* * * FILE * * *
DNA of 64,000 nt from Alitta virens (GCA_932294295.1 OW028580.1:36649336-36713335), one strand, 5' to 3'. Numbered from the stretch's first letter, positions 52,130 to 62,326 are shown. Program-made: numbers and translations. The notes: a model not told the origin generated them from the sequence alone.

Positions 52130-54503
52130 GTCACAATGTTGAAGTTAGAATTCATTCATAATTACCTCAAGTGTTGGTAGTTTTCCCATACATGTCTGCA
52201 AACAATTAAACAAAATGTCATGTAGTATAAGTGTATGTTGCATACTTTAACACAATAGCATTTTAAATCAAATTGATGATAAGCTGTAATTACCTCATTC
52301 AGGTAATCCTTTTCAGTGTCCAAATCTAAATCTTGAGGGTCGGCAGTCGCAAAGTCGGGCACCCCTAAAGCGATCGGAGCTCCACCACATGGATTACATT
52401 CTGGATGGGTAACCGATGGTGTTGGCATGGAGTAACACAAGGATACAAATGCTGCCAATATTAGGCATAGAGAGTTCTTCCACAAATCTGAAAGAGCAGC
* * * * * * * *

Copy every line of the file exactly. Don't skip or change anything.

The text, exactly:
DNA of 64,000 nt from Alitta virens (GCA_932294295.1 OW028580.1:36649336-36713335), one strand, 5' to 3'. Numbered from the stretch's first letter, positions 52,130 to 62,326 are shown. Program-made: numbers and translations. The notes: a model not told the origin generated them from the sequence alone.

Positions 52130-54503
52130 GTCACAATGTTGAAGTTAGAATTCATTCATAATTACCTCAAGTGTTGGTAGTTTTCCCATACATGTCTGCA
52201 AACAATTAAACAAAATGTCATGTAGTATAAGTGTATGTTGCATACTTTAACACAATAGCATTTTAAATCAAATTGATGATAAGCTGTAATTACCTCATTC
52301 AGGTAATCCTTTTCAGTGTCCAAATCTAAATCTTGAGGGTCGGCAGTCGCAAAGTCGGGCACCCCTAAAGCGATCGGAGCTCCACCACATGGATTACATT
52401 CTGGATGGGTAACCGATGGTGTTGGCATGGAGTAACACAAGGATACAAATGCTGCCAATATTAGGCATAGAGAGTTCTTCCACAAATCTGAAAGAGCAGC